How To Tell If Onions Have Gone Bad

Onions, like all produce, are perishable. Meaning, there comes a time when your favorite vegetable — almost certainly one of them, anyway — is no longer in any shape to pickle, sauté, or caramelize, much less garnish a hamburger with. But how can you tell when onions have gone bad?

There are several ways, actually, all of which are commonsensical. Start with a visual inspection, preferably before you choose your onions at the supermarket in the first place. According to Allrecipes, sprouting or mushy spots on an otherwise firm onion are bad signs, as are browning or discoloration ... although these signs alone may not indicate that the onion is spoiled. But avoid these onions at the supermarket. If your onions at home are mushy, discolored, or sprouting, try a sniff test to ensure they're still good. A not pleasantly aromatic vegetable at the best of times, onions that have gone bad have a rotten, decaying smell that is unmistakable. And if you see mold, observes Home Cook Basics, this is a telltale sign that your onions are bad and need to be thrown out.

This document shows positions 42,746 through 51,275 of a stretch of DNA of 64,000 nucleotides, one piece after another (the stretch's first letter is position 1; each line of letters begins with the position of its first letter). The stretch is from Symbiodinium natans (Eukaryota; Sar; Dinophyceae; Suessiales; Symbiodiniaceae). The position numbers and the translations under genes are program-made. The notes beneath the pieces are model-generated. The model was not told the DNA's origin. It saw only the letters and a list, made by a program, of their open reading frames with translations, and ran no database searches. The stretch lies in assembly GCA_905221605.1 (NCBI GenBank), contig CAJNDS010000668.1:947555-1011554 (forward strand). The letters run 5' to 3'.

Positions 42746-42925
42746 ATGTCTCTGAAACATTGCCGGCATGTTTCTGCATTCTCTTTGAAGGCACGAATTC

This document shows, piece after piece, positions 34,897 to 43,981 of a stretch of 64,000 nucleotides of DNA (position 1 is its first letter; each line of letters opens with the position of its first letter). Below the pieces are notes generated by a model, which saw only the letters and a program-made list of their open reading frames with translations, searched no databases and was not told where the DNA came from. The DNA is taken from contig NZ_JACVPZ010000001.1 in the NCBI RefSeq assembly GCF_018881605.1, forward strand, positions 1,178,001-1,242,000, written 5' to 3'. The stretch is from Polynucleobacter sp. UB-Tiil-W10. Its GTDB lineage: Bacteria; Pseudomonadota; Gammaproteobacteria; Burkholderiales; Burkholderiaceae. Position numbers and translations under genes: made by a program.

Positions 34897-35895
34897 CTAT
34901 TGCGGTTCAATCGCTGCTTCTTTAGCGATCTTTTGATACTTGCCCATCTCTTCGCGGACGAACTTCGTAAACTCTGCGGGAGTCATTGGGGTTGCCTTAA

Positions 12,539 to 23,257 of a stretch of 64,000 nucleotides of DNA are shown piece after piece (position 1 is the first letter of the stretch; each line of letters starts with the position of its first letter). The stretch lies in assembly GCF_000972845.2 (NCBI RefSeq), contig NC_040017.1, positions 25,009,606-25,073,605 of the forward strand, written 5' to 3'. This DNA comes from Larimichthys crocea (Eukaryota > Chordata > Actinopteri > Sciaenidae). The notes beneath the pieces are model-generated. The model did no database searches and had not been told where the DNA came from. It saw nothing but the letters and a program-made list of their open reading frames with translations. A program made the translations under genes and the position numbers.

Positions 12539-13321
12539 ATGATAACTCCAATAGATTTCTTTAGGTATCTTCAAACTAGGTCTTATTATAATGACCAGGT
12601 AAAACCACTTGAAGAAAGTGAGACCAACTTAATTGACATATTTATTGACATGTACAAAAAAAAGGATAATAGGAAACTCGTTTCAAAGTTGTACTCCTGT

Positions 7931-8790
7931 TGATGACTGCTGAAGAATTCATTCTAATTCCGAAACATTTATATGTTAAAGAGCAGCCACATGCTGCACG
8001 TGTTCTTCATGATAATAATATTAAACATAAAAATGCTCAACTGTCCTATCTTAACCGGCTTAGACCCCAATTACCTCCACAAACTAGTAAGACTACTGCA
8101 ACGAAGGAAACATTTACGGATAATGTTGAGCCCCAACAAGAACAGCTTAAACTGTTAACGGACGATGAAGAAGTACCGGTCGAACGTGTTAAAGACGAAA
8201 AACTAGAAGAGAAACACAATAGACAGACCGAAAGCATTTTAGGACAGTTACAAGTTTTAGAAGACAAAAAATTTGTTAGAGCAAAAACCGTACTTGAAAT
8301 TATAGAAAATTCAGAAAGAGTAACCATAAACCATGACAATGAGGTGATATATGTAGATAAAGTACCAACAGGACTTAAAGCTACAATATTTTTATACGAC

How to store onions for freshness

According to Bon Appétit, onions last longest when kept in a cool, dry place. Moisture and light are the enemies, as these conditions lead to sprouting and mold. Store your onions in a pantry, cellar, or other cool spot — so long as the temperature is between 45 and 55 degrees Fahrenheit — and they should keep safely for two to three months, reports Allrecipes. Do not keep onions and potatoes next to each other, Consumer Reports notes, as ethylene gasses in onions speed up sprouting in potatoes.

Avoid refrigeration, except for onions that have been peeled, cut, or sliced. These should be stored in a resealable bag or an airtight container, and can safely be refrigerated for up to 10 days, per Healthline. Chopped onions can be frozen — use freezer bags, not ziplock sandwich bags, says The Spruce Eats — and can be stored this way for up to a year.